Many Jews see the month ofas an opportunity to reflect before the . When we take the proper time to think about the past year – instances in which we excelled and those where we could’ve done better – we honor ourselves by taking the time to properly prepare to start the next year off right.
Part of that reflection means taking stock of how audaciously hospitable we’ve been to others and how much we’ve focused on the concepts of diversity, equity, and inclusion in our Jewish communities. To begin this challenging but fruitful exercise, we’ve prepared a few questions to ask yourself and to consider both thoughtfully and honestly during this season of reflection.
These questions are intended to honor all of us by helping to identify and acknowledge our missteps so that we may, ultimately, do better going forward. Additionally, celebrating our successes empowers us to move closer to the diverse, equitable, and inclusive communities we seek to build.
1. When have I committed microaggressions? When have I committed microaffirmations?
Microaggressions are often unintended slights, invalidations, and insults directed toward members of marginalized communities; in Judaism, such microaggressions can be considered lashon hara, “bad speech.”
Even with our best intentions, we’ve all committed microaggressions in some way or another – and there’s a chance we’ve committed them this past year. It’s important that we not block these instances from our minds due to guilt or denial, but rather acknowledge them, reckon with them, and determine how we can do better.
Inversely, we can also use this time to identify times when we’ve done well at the micro level by speaking microaffirmations – that is to say, times we’ve been inclusive or acted as a resource for others, corrected others’ microaggressions, etc. These instances serve as a reminder that we are capable of committing small but meaningful good deeds concurrently – so just imagine what else we are capable of when we act even more mindfully.
2. When have I given in to my “sense of urgency”? When have I remembered to slow down?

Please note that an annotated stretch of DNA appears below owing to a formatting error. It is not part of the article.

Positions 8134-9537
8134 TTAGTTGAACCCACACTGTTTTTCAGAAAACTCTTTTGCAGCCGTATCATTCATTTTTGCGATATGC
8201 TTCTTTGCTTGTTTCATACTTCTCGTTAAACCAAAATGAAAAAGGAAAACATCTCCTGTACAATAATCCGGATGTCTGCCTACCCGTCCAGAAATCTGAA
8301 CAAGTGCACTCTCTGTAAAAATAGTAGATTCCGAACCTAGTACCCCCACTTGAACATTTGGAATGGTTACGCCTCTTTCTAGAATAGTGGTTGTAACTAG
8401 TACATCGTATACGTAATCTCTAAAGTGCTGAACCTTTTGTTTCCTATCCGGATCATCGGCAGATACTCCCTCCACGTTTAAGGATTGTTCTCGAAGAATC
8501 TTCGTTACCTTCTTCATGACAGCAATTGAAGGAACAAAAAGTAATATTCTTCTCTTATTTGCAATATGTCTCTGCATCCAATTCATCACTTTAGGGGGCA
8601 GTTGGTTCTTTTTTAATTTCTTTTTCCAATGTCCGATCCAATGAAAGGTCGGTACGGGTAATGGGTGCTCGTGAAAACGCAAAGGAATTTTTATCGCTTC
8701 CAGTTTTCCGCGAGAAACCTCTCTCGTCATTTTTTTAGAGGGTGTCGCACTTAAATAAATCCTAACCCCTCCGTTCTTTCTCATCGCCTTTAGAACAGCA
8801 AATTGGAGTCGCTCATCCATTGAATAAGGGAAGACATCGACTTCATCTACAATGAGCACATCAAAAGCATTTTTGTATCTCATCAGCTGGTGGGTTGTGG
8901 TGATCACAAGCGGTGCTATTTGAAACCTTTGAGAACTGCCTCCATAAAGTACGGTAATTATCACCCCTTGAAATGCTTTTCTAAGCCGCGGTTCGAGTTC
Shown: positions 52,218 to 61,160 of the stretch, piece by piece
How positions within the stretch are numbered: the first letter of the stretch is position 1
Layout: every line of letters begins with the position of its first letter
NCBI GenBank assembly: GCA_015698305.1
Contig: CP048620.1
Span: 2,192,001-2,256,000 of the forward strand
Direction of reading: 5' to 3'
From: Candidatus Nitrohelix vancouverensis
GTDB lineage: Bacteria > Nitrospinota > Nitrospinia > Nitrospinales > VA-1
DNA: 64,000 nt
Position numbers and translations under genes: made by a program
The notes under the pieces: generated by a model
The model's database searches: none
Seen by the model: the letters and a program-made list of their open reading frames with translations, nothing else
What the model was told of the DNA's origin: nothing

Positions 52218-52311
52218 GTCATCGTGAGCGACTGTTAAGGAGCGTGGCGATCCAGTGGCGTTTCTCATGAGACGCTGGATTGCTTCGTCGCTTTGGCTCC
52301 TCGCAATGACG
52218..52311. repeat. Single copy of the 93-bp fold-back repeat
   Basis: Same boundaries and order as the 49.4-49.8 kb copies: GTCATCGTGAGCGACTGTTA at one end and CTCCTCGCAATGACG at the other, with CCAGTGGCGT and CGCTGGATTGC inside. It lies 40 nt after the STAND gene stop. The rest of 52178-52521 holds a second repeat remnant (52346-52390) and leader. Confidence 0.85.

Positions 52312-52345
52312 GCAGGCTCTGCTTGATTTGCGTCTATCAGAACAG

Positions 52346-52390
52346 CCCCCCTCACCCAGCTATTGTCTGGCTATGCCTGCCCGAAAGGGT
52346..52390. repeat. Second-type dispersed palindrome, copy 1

In our pursuit of audacious hospitality, we can sometimes develop a “sense of urgency,” a malady that pervades leadership in some Jewish spaces: When we see a problem, we often want to fix it immediately, which has the unfortunate side effect of limiting inclusion, democratic decision-making, and overall benefit to the marginalized communities we aim to serve. We must ask ourselves, then: When have I unintentionally sacrificed the long-term benefit of others for a quick win to meet a quota or check a mark off a short-term goal list?
Inversely, it’s vital to recognize when we’ve overcome this inclination and instead embraced a concept sometimes called “nonclosure” – not rushing to find quick solutions and instead understanding that implementing diversity, equity, and inclusion takes concentrated time and effort.
Think back: When might you have you embraced this concept in your work? Doing so is usually a struggle – especially at first – but when we take time to center ourselves and plan ahead, to consult sacred partners, and to understand that everything in life is in a constant state of process, we see beautiful results, and we know what’s possible in the new year ahead, as well.
3. How have I used my privilege? Where could I have used my privilege differently?
“Privilege” isn’t a dirty word! While not all privilege is the same, we all have it in some varying degree. Therefore, the question we should ask ourselves this month is not whether we have privilege but rather how we have used our privilege – and when we have fallen short.
Some examples to get you thinking: Maybe you’re a cisgender person who called out casual transphobia in conversation with a fellow congregant or during a board meeting. Maybe you’re a white person who worked to combat systemic racism through protest, donation, or legislative action. Maybe you’re a U.S. or Canadian citizen who got involved in an immigrant justice campaign in an effort to better “love the stranger,” which the Torah commands us to do no less than 36 times. Maybe you've taken time to understand the devastating impact COVID-19 is having on Black and Brown communities.
In short, when have you practiced genuine allyship when others have needed it the most? When might you have been able to act differently or do better? Regardless of what our individual answers are and how well we’ve succeeded in using our privilege to uphold the rights and dignity of others, we can still grow and improve, and this time of year is the perfect time to make that happen.
May this Elul be a month of healing and empowerment as we move – together, as a united Jewish community – into the new year ahead.
Want to learn more about the concept of audacious hospitality and how you can apply it in your Jewish community? Download the Union for Reform Judaism's Audacious Hospitality toolkit to begin.